It might have just been something in the Oslo air or seeing everyone in the city run around with ski equipment but enough was enough and we decided that it was about time to give cross-country skiing a whirl. Yes, I know I’m Canadian but NEVER in my life have I been cross-country skiing and to make it even funnier, my first attempt was going to be with an Aussie who’d only been once. As far as I was concerned, how hard could it be right? After all I was going with someone who used to be a snowboard instructor so I’m sure she’d be able to dig deep back into her teaching days and give me a few pointers. So we did the only thing that made sense and figured out how to take the metro to the mountains. Getting to the mountain was an easy task as all you need to do is sit on a train for around 30 minutes and you’ll find yourself exactly where you needed to be. The difficult task was figuring out where the hell to rent the equipment from. Turns out the locals we were following all had their own gear so they couldn’t offer us too much advise other than to find the steepest hill, climb it and there should be a place around there somewhere. GREAT! So off we went climbing what we thought was a steep hill and seeing nothing at the top of it and then winding around to figure out where the hell we were supposed to go. After about an hour mucking about in the snow and befriending random dogs, we came across the rental lodge. Turns out all we had to do when we got off at the metro stop was jump on the bus but that’s the knowledge that people who plan their trips possess.
At the end all that mattered was we made it and so off we went to drop a pretty penny on whatever the hell we needed for the day. Turns out that renting ski equipment was pretty reasonable in one of the most expensive cities in the world. It would have been even better if we had just remembered to use our 20% discount courtesy of the Oslo pass but there’s always next time I guess. All we had left to do was find a place to cross-country the hell out of the Oslo. Word of advice, figure out where you want to go before you get there. There are hard tracks, easy tracks, training tracks, and tracks near lakes that are buried under piles and piles of snow. As we weren’t sure where to go (and without a decent map at our disposal) we just relied on blind luck. At first it was grand as we stumbled upon a training track and that gave us a chance to figure out how it all works. There may have been a lot of falling followed by a little pee your pants laughter but so far so good. What we were lacking in technique was made up for by laughter and laughing at each other. As we got more adventurous, we started to venture beyond the safety net of the training track and decided to go find ourselves a lake. This was easier said than done as there are absolutely no signs telling you where you should go. It was just snow, forest, and everything looks exactly the same.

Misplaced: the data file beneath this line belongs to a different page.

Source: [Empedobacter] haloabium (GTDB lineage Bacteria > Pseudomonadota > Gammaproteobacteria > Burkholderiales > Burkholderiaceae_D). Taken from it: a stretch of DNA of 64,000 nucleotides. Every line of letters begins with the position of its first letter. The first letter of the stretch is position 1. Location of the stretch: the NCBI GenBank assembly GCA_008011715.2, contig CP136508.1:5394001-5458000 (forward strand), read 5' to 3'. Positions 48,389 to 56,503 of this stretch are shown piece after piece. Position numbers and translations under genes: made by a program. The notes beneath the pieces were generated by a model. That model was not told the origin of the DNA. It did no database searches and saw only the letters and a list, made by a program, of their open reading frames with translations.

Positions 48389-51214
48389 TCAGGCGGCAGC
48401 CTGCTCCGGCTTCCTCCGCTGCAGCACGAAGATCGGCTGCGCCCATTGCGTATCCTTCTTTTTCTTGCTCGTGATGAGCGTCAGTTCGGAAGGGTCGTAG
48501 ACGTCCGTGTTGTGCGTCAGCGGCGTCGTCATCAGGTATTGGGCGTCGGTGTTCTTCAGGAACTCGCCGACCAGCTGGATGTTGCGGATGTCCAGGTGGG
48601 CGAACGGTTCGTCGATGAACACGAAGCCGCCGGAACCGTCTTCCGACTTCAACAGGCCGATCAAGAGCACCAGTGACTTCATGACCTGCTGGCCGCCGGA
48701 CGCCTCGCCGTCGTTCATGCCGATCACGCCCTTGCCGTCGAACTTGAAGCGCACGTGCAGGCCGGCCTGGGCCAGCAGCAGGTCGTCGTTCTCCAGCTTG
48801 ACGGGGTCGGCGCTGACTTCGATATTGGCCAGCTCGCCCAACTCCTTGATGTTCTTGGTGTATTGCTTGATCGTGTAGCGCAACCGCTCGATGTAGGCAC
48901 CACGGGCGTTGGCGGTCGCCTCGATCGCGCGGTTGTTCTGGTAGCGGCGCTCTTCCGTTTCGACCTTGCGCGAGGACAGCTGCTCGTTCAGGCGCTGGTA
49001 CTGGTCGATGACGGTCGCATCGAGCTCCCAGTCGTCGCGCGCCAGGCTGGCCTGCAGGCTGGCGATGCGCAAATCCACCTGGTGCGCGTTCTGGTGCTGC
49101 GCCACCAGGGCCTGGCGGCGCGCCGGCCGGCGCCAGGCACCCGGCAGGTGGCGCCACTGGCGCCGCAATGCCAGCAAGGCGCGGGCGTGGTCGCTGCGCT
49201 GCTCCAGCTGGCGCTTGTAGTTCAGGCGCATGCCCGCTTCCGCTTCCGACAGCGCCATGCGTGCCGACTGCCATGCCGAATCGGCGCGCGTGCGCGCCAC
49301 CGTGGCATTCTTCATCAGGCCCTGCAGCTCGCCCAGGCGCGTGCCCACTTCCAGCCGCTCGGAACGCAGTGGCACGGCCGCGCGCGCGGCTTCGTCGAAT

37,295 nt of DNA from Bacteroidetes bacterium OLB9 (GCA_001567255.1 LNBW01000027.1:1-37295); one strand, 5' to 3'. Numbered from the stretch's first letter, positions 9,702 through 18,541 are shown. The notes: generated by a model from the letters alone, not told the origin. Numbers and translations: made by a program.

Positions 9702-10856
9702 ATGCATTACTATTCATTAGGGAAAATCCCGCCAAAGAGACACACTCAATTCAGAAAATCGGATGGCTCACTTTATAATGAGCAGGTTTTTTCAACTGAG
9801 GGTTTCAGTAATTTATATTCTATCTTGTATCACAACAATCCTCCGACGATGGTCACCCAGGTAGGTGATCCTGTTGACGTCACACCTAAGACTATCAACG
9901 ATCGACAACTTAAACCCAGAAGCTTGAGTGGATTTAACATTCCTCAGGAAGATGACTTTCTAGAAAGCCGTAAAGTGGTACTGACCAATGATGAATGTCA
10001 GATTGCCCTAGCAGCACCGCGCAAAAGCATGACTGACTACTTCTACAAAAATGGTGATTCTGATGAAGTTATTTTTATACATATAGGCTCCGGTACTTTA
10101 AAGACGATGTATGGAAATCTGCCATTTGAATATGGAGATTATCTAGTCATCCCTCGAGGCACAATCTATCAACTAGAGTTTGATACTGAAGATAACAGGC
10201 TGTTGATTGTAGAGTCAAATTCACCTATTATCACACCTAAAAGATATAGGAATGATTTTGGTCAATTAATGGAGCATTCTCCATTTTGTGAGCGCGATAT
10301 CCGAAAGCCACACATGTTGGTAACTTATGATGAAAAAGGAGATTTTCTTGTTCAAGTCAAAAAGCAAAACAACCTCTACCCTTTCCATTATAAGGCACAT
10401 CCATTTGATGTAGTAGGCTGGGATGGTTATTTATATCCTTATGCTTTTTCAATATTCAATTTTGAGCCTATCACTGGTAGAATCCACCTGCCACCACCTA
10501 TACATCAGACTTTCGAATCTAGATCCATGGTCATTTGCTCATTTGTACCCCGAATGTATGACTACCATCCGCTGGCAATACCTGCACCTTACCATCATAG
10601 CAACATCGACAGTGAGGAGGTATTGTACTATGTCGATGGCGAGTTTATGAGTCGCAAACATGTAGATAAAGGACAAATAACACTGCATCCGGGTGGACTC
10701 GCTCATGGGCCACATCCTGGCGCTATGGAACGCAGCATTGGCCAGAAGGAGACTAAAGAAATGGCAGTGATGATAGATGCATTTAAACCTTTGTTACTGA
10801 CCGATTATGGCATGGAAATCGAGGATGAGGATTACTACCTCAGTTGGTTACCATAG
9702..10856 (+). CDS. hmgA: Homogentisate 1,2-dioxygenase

After a good amount of searching and bugging anyone who was unfortunate enough to cross our path, we found what we were told was an easy track. At first, it seemed to be okay and then we hit the hills and it wasn’t so okay. Aside from being a killer workout, it turns out going downhill is a hell of a lot easier than going uphill for me. It felt like every time I tried to go uphill, I would get so far before feeling myself start slipping down again. It was hard and after a little frustration with a big hill, I decided to whip off my skis and just walk up that damn bad boy. Turns out that even though I had placed the ski in question diagonally, I made the unfortunate mistake of still keeping it at a downwards angle. After that, all it took was a little bump and my ski set off on its own, settled into the groove, and started going downhill at the speed of light. At first, I just stared at it and laughed but soon realized that the only way the damn thing was going to stop was if it launched itself off the mountain. Like Indiana Jones, I set off after the damn thing to stop its downwards decent before I owed the rental place a whole lot of money. It whipped around the bend and kept continuing at the speed of light as I ran after it as fast as I could with the poles and other ski in my hand. When I started to give up hope, I could see a man in the distance holding up the wayward ski high in the air. He was obviously someone who knew what he was doing and before long, I was by his side and reclaiming the runaway ski with a whole lot of verbal diarrhea explaining what had just happened.
In situations like this, what else is there to do other than laugh. All in all, I can say that I had an absolutely blast cross-country skiing. My technique may have been horrid but I would say I probably was the best at laughing at my uncoordinated self. At the end of the day, I had a great workout, was able to return all the equipment, and despite all the falling – was alive to tell the tale with minor injury and made others chuckle along the way. If that doesn’t make me a juggernaut – I’m not quite sure what does!